I think there’s this general perception that, like Pam said, “motherhood makes you so soft.”
And in some ways it’s true. I’m not a big movie-cryer, but any commercial involving a baby? Tears. Pictures of refugee children feel like a sucker punch. Misogynistic memes make me irate, and even as a teacher, I noticed just a different kind of lens when I was working with kids: all of a sudden, how much they liked their teacher meant how comfortable they were in school everyday, and that meant more to me once I could imagine if he or she were my child.
*Teachers without children also do this. It just didn’t happen for me until I had one. Because, frankly, I’m a little insensitive.*
But, yeah. Motherhood made me kinda soft.
Actually, though, I don’t think this problematic, at all. I think it’s certainly portrayed as problematic: I mean, how can a woman possibly concentrate at work if she’s just thinking about babies all the time? How can a woman possibly be as productive if she has to take off for prenatal or child doctor appointments? How can a woman possibly make RATIONAL DECISIONS WITH ALL THOSE BABY MAKING HORMONES CLOUDING HER BRAIN?
Of course she can, because those assertions are bananas. But, just to lay it out, I want to share with you the things I actually got better at since having a kids, especially as they pertain to work productivity and, well, being a better human being.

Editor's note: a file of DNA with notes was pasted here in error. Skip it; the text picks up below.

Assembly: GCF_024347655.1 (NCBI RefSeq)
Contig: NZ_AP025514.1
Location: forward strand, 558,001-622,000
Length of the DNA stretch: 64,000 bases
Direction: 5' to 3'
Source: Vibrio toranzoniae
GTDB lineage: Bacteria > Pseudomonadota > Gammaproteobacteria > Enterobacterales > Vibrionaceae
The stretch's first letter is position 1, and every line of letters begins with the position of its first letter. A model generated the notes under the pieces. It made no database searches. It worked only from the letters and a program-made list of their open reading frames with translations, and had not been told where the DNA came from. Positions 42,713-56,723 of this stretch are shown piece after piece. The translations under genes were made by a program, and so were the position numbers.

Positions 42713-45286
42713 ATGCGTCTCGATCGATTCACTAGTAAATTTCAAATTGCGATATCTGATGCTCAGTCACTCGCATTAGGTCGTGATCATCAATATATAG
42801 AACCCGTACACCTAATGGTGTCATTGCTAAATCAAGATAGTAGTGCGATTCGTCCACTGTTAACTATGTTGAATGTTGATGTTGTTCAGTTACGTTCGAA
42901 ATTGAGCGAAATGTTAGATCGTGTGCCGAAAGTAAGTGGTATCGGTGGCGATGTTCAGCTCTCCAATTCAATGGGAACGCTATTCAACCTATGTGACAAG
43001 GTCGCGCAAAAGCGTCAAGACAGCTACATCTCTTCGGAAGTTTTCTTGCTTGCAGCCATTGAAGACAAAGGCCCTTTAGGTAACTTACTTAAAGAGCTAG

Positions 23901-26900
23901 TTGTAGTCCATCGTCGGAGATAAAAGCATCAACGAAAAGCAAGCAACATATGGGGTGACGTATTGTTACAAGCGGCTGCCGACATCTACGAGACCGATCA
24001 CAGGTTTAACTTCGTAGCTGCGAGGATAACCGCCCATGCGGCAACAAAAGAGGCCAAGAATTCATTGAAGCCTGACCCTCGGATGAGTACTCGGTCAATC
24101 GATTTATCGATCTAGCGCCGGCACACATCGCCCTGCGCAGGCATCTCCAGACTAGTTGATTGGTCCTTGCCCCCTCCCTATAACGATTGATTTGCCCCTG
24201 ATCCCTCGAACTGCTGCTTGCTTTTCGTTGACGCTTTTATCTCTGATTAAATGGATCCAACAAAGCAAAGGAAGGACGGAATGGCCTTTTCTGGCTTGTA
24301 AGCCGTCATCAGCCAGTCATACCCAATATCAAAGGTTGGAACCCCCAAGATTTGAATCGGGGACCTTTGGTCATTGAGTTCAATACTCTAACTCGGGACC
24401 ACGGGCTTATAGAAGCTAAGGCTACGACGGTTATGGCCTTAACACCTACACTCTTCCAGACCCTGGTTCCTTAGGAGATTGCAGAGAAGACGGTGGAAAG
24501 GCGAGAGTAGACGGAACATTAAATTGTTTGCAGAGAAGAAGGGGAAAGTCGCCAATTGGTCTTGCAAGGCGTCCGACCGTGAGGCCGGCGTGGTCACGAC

- Multitasking. You betcha. I can carry on a conversation over text, write an e-mail, file an insurance claim, and change a diaper almost simultaneously. I mean, not really: but I can do each of those things with amazing efficiency because…well, I have to.
- Punctuality. Yeah, no- not to everything. But over the past year or so, I’ve learned to either tell people an actual realistic time of when I can be somewhere and for how long, just not make plans in the first place, or start to the process of leaving at least 45 minutes earlier than I think I need to. I probably could have been doing these things for the last 15 or so years, but as it happens, it took being responsible for 3 tiny humans to get me to actually do it.
- Meeting deadlines at work and in school. Because I know I absolutely cannot get any work done during the day when I’m at home, I know when I need to work and how much I need to do when I have the chance to do it. I know to schedule those times in so I can get things done, and I know to drink that cup of coffee at 4 p.m. so I can stay up late enough to do them. I’m not saying it doesn’t get stressful, but I definitely got better at managing the little free time I have to get non-parenting things finished.
I write this because I know between my own experience, and that of my friends, balancing work and kids is a challenge and it does change you: but not for the worse. Valuing women in all of our spaces- the house, the office, the playground, the Senate, wherever- is important for all of us, and will only make a better a place for our sons and daughters. So keep up the good fight, lean in, and be aware of your worth, even if others aren’t. You got this.